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The hit sci-fi show Orphan Black is produced by Temple Street Productions, an independent company and member of the CMPA. It airs on CTV, which is owned by Bell Media.

The federal broadcast regulator is facing yet another possible court challenge pushing back against sweeping changes to television policy unveiled in recent months, this time from a coalition of independent producers.

The Canadian Media Production Association (CMPA) is looking to overturn a decision that could do away with agreements that set negotiating terms between the country's largest broadcasters and independent producers – and which the producers see as critical safeguards of their bargaining power.

In a March 12 ruling, the Canadian Radio-television and Telecommunications Commission (CRTC) decided "terms of trade," which divide up certain rights between broadcasters and producers, are no longer needed. "Broadcasters and producers now have the clarity and experience they need to negotiate any future agreement among themselves," the regulator wrote. The change was just one of several stemming from Let's Talk TV, a sprawling regulatory hearing into the future of TV, but it garnered little attention.

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TV producers and creators say they felt ambushed. "[The CRTC] never asked us a question on the matter," said Michael Hennessy, president and CEO of the CMPA, which represents more than 350 companies that create TV programs, films and digital media. He noted none of the 29 topics debated at the hearing dealt with terms of trade, and said doing away with them without a full discussion is "unconscionable."

Now, the CMPA fears broadcasters will be able to push its members around, and it's seeking leave to appeal the decision in federal court.

"Terms of trade are critically important from our end," Mr. Hennessy said.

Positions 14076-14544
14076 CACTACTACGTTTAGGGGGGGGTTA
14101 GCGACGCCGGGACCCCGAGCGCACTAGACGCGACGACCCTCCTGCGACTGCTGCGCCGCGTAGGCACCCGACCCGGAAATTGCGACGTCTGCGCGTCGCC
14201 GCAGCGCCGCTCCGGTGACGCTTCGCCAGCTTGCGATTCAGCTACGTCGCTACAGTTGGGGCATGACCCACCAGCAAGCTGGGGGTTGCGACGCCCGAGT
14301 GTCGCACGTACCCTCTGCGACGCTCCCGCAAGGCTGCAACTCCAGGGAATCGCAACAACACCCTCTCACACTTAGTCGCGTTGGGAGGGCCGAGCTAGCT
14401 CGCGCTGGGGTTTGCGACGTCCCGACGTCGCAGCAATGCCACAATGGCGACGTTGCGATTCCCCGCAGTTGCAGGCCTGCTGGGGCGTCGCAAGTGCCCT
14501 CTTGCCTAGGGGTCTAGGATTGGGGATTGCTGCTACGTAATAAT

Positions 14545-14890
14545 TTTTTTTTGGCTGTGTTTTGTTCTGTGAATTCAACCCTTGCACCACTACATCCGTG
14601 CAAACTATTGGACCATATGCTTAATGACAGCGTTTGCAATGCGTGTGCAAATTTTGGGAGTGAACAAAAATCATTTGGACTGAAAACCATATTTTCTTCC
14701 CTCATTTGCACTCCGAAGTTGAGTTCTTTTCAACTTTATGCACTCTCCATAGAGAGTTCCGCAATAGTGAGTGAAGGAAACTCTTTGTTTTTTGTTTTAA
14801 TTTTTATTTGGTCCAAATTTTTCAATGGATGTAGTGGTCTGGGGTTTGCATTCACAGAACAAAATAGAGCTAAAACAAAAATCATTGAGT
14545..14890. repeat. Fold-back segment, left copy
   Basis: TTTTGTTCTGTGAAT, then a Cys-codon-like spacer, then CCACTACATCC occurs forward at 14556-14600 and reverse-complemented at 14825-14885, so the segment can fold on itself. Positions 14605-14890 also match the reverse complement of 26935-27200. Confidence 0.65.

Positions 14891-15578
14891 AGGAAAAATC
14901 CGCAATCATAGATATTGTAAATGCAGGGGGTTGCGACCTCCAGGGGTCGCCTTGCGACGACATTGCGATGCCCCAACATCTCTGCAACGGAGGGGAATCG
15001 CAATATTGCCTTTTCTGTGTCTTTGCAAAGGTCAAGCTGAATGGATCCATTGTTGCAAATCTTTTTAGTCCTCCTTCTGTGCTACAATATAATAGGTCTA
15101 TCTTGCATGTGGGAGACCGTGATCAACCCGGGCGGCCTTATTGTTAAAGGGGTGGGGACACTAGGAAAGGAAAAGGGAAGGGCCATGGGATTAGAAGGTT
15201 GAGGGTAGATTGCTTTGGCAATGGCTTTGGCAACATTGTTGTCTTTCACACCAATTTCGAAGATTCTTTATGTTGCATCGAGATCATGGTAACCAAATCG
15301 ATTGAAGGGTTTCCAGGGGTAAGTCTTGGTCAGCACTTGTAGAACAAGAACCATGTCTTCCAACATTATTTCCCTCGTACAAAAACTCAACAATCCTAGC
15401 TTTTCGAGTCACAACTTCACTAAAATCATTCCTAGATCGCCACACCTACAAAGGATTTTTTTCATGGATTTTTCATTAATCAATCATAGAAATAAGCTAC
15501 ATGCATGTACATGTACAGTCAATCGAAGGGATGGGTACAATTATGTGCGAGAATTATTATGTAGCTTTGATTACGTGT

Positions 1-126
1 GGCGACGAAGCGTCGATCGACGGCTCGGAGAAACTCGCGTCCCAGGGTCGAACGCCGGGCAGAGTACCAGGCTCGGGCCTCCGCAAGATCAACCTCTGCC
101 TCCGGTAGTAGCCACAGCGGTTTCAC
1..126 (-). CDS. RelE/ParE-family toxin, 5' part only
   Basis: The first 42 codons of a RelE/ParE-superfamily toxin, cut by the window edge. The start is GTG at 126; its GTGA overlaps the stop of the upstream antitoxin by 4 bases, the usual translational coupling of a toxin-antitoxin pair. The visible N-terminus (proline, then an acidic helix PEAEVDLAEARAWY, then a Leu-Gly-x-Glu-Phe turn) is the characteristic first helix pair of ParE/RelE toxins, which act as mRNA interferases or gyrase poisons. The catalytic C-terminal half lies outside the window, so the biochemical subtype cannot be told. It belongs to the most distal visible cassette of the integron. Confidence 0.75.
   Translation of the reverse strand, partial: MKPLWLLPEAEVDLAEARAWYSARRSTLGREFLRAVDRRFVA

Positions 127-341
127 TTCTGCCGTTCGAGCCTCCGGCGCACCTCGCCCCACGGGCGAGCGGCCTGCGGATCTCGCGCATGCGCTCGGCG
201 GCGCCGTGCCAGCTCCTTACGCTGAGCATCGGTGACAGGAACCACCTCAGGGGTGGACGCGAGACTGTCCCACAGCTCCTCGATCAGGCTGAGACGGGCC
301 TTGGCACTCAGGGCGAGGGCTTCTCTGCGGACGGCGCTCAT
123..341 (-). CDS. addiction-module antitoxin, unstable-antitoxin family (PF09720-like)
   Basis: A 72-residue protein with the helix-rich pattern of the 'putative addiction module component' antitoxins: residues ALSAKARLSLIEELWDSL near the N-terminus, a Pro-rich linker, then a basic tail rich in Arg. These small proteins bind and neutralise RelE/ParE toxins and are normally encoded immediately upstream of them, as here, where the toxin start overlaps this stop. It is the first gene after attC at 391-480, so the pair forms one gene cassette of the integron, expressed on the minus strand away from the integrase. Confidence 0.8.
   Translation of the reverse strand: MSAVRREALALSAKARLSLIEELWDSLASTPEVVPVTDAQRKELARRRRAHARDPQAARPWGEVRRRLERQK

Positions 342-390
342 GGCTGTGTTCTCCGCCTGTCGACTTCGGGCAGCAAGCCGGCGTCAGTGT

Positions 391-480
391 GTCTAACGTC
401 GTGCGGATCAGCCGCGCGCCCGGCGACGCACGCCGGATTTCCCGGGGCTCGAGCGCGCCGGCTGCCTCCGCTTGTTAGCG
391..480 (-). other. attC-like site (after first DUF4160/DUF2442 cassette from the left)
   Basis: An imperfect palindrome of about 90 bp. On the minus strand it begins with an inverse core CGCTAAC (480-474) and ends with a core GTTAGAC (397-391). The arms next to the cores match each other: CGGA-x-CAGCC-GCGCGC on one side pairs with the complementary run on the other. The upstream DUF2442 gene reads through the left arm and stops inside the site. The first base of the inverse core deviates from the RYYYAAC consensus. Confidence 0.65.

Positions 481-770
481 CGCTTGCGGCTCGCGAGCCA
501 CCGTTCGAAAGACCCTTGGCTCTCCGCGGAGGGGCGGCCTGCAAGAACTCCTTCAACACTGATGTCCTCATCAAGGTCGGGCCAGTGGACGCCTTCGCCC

The CRTC is now being forced to defend its rulings on several fronts. BCE Inc., which owns Bell Canada and 15 per cent of The Globe and Mail, has won leave to appeal a decision on its mobile TV plans, and is seeking to go to court to protest a ruling that would open the door to American Super Bowl ads on Canadian TV.

In addition, Bell and a group of other wireless carriers, including Rogers Communications Inc., Telus Corp., MTS Inc. and SaskTel, also appealed to the Federal Court over a provision of the CRTC's wireless code. The court heard the matter in November but has not yet ruled.

Terms of trade were created in 2011 as a way to balance the bargaining power between producers and the broadcasters owned by large media and communications conglomerates that also distribute content. Since then, the largest such companies – Bell, Corus Entertainment Inc., Rogers Communications Inc. and Shaw Communications Inc. – have had to adhere to the terms as a condition of being licensed.

The terms dictate which company retains certain rights before a negotiation begins, such as who gets to sell the show internationally, for example, and how the two sides divide up tax credits. The price of any licensing deal must still be bargained.

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Starting in 2016, the largest media companies can apply to have the terms removed from their licences, which would give them more freedom to bargain favourable deals with content producers.

"Unless you have something like [terms of trade] in place, and it's a condition of licence, then the broadcasters have all the power to wait you out and squeeze you," Mr. Hennessy said.

A CRTC spokesperson declined to comment as the matter is before the courts.

Nevertheless, the CMPA is not alone in its concerns. The Alliance of Canadian Cinema, Television and Radio Artists (ACTRA) was "blindsided" by the decision, said national executive director Stephen Waddell.

And John Barrack, strategic counsel and partner at Don Carmody Television, who was a chief negotiator on the first terms of trade agreement, called the CRTC's ruling "a questionable decision." In an interview, he said terms of trade "still has a place" because the bargaining table "is not an equal playing field."

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